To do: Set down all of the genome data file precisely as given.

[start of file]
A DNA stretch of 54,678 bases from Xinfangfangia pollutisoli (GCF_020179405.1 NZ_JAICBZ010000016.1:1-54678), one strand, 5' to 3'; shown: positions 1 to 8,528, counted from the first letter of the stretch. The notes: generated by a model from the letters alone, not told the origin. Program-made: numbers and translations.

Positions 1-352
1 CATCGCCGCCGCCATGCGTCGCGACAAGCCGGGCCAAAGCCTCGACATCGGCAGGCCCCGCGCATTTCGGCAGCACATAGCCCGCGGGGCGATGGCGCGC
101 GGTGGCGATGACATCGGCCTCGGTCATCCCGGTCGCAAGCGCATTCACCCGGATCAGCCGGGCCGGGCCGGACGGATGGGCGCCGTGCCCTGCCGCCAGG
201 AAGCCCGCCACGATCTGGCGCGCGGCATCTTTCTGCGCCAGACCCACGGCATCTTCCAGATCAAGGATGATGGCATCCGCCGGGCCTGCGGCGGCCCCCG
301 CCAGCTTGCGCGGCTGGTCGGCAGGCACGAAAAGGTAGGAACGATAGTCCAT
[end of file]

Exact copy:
A DNA stretch of 54,678 bases from Xinfangfangia pollutisoli (GCF_020179405.1 NZ_JAICBZ010000016.1:1-54678), one strand, 5' to 3'; shown: positions 1 to 8,528, counted from the first letter of the stretch. The notes: generated by a model from the letters alone, not told the origin. Program-made: numbers and translations.

Positions 1-352
1 CATCGCCGCCGCCATGCGTCGCGACAAGCCGGGCCAAAGCCTCGACATCGGCAGGCCCCGCGCATTTCGGCAGCACATAGCCCGCGGGGCGATGGCGCGC
101 GGTGGCGATGACATCGGCCTCGGTCATCCCGGTCGCAAGCGCATTCACCCGGATCAGCCGGGCCGGGCCGGACGGATGGGCGCCGTGCCCTGCCGCCAGG
201 AAGCCCGCCACGATCTGGCGCGCGGCATCTTTCTGCGCCAGACCCACGGCATCTTCCAGATCAAGGATGATGGCATCCGCCGGGCCTGCGGCGGCCCCCG
301 CCAGCTTGCGCGGCTGGTCGGCAGGCACGAAAAGGTAGGAACGATAGTCCAT